At June 25, 2009 2:30 AM , Anonymous Anonymous said...

Hello Joe,
I read through your blog as it was left open by my husband, the future Ironman. He is doing his first full ironman next weekend (5th of July). Do you have any tips for the iron-widow? I think it is great that there are so many tips for the athlete. Unfortunately the family or wives are left out on these great tips. How do we support best? How do we not get upset with all the training? How do we not demand too much when race day will demand everything? How do we make sure the focus is on the ironman and positive energy is continuously flowing? Many thanks! Ironwidow :-)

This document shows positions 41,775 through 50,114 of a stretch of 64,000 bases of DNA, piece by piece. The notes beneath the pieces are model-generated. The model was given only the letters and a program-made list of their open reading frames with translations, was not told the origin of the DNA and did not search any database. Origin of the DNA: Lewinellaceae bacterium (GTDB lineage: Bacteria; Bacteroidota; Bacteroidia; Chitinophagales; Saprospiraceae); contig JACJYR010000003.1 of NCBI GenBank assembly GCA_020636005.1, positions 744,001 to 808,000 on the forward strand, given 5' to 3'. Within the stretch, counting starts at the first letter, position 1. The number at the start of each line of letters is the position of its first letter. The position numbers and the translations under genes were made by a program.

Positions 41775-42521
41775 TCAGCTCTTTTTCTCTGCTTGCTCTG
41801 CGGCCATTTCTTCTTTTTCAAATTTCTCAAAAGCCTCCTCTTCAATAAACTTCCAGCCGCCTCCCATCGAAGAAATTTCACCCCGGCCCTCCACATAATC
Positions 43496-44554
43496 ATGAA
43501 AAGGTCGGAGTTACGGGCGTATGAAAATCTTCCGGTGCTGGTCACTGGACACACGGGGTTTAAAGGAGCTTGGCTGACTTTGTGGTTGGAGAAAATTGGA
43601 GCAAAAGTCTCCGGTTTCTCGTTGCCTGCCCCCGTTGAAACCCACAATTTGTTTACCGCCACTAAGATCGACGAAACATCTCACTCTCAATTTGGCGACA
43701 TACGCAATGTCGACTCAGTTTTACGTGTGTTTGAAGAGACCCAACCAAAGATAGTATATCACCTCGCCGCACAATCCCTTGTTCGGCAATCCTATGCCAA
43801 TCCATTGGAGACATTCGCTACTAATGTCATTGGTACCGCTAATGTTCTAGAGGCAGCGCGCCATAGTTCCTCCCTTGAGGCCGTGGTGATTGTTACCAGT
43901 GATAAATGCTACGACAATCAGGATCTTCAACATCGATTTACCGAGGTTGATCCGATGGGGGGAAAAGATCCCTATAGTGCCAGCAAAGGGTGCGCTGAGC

At June 25, 2009 11:28 AM , Blogger Joe Friel said...

Anon--Those are great questions which I don't believe I've ever addressed before. Rather than give you a general answer let me speak from experience. Joyce, my wife of 43 years, and I have a great relationship in regards to this. The bottom line is that I always support whatever she does and she does the same for me. If she needs help in any form I'm there for her. She has always done the same for me. It's just a mutual understanding we have arrived at without ever discussing it. I hope your husband supports you in the same way you do him. You should be a model for what you would want from him. The best you can do is to ask 'how may I help?' And training for an IM is a huge challenge but realize it won't last forever. There will be breaks from training. I suggest to athletes that during these times they devote their time to their families. I hope he would heed that suggestion.

At July 1, 2009 1:09 PM , Blogger Sara Cox Landolt said...